The word catholic, after all, means “universal” and “one.” It describes the 1.2 billion of its faithful, not the institution itself. What I felt during Benedict XVI’s tenure was a sense that doctrine and historical customs were the Vatican’s preferred solution to the pains and doubts of Catholics worldwide, when what we really needed was to be reminded of the totality of its unconditional love.
I was living in Argentina at the time (when Pope Francis, then Jorge Bergoglio, was the archbishop of Buenos Aires), and while already reeling from the church’s response to the abuse scandal, I began to study how the church had behaved during Argentina’s “Dirty War.” From 1976 until 1983, a reactionary military dictatorship ruled Argentina. The dictatorship was responsible for a number of atrocities — murder, torture, and the “disappearance” of roughly 30,000 “leftist sympathizers,” including many Catholics and even clergymen. But the church hierarchy of the time often sided with the dictatorship, whose fight against communism was purportedly carried out in the name of “Christian civilization.” Some church officials went so far as to offer false confessions to the “disappeared” and then relay any potentially incriminating testimony to the military.
The whole church was not complicit, of course, and the recent light shed on Pope Francis’s role in these events shows the complexity and confusion that surround that period in Argentina — but the more time I spent there, the more I witnessed the close and ongoing alliance between upper-class conservatives and the church establishment, and the more I found a bitter taste in my mouth.
After a year in Argentina, I stopped going to church entirely.
At the same time, my family became disjointed. My parents separated. My sisters and I had all left home or were leaving for cities around the globe. When we were home visiting, we no longer arranged our time around the Sunday mass schedule, instead seeking our truth elsewhere. We avoided anything that had a whiff of hypocrisy.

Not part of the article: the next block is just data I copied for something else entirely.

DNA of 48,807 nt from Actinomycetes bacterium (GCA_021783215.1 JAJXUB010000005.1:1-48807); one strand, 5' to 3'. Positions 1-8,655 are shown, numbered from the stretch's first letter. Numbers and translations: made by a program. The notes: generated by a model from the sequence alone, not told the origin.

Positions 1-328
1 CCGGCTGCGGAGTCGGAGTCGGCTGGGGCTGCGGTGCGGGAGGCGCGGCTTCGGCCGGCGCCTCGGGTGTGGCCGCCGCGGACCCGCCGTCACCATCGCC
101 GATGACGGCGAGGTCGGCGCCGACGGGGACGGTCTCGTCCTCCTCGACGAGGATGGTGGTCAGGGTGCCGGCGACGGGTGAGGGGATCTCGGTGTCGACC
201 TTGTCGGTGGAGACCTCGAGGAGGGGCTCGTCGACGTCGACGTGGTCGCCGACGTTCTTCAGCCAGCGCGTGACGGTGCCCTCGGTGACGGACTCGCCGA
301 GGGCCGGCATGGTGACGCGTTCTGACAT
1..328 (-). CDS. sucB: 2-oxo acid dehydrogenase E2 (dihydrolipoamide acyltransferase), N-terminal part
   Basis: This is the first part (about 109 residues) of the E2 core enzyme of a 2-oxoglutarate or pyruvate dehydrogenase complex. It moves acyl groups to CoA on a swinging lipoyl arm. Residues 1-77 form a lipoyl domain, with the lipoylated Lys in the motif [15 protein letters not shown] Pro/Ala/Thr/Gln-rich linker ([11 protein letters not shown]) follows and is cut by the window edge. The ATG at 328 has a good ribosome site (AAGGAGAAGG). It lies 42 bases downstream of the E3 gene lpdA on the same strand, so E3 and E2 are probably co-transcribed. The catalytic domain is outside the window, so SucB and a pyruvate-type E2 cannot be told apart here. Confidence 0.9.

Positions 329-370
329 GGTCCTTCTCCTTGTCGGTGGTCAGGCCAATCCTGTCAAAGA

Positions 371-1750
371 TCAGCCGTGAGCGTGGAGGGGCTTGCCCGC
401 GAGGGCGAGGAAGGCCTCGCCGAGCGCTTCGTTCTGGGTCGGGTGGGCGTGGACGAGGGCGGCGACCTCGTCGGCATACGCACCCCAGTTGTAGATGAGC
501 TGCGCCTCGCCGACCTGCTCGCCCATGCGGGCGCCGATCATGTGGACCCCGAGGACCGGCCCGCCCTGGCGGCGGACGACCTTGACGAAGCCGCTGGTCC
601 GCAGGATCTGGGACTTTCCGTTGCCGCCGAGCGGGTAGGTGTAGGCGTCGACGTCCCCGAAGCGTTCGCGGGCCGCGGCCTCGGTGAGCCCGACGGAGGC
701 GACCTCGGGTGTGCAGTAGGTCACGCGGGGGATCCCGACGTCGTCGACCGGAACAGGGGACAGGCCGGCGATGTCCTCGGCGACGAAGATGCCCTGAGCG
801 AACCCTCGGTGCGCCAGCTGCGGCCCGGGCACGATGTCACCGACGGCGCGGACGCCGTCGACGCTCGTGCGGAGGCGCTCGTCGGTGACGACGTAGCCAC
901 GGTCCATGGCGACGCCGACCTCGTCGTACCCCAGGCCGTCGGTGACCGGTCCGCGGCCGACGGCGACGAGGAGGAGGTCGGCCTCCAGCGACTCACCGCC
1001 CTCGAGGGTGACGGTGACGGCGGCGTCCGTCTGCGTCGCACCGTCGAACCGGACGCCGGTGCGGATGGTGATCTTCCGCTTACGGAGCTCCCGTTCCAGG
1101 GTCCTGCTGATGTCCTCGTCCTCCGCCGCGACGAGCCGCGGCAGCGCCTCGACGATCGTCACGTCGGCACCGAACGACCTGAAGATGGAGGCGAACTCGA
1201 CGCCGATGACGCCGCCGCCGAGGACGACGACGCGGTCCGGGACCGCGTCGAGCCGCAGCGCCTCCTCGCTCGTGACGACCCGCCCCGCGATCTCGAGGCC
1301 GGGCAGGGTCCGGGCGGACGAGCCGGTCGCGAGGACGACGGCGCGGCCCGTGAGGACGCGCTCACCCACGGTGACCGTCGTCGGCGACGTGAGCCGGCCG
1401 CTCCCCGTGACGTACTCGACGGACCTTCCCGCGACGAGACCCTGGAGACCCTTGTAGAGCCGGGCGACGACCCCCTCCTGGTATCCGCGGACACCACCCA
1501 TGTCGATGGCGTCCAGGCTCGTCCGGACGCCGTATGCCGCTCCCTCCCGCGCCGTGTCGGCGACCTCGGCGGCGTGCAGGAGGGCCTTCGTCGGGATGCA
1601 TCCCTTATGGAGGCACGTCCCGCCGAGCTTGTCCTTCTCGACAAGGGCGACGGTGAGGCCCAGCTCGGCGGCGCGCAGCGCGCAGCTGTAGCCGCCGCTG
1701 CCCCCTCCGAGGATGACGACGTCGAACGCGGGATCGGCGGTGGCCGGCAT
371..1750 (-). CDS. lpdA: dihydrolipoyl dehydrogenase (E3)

I replaced faith with political activism
For me, finding truth elsewhere meant finding a different kind of home in politics and in the candidacy of Barack Obama. In 2006, one of my best (Jesuit-educated) friends sent me a copy of Dreams From My Father, then-Sen. Obama’s memoir. I couldn’t put it down. His honesty, prose, and self-reflection were unlike any I had seen in a politician; his years spent on the South Side of Chicago in organizing in Catholic churches caught my attention. His compassion for others and understanding of injustice — drawn from personal experience — guided his interest in politics and felt to me like the real deal (and, I would argue, it still does). I started paying attention to Obama’s candidacy from abroad, and in September 2008 I moved back to the United States to volunteer for him in Colorado without a dime. A version of faith, one could say.
In the 2008 and the 2012 campaigns, I found an organization dedicated to empowering its people and providing an opening to the political process. In candidate and now President Obama, I found a leader who embodied what I had loved about the church and my Jesuit education: the notion that by loving our neighbor, seeing our similarities instead of our relatively smaller differences, and coming together, we will in fact change the world. We didn’t have to accept things the way they were; rather, it was our responsibility to question and make those things better. The Obama campaigns felt to me like the truest articulation of people over politics, of love over power — and after my falling out with the Catholic Church, they restored my faith in leadership and the potential for institutions to evolve.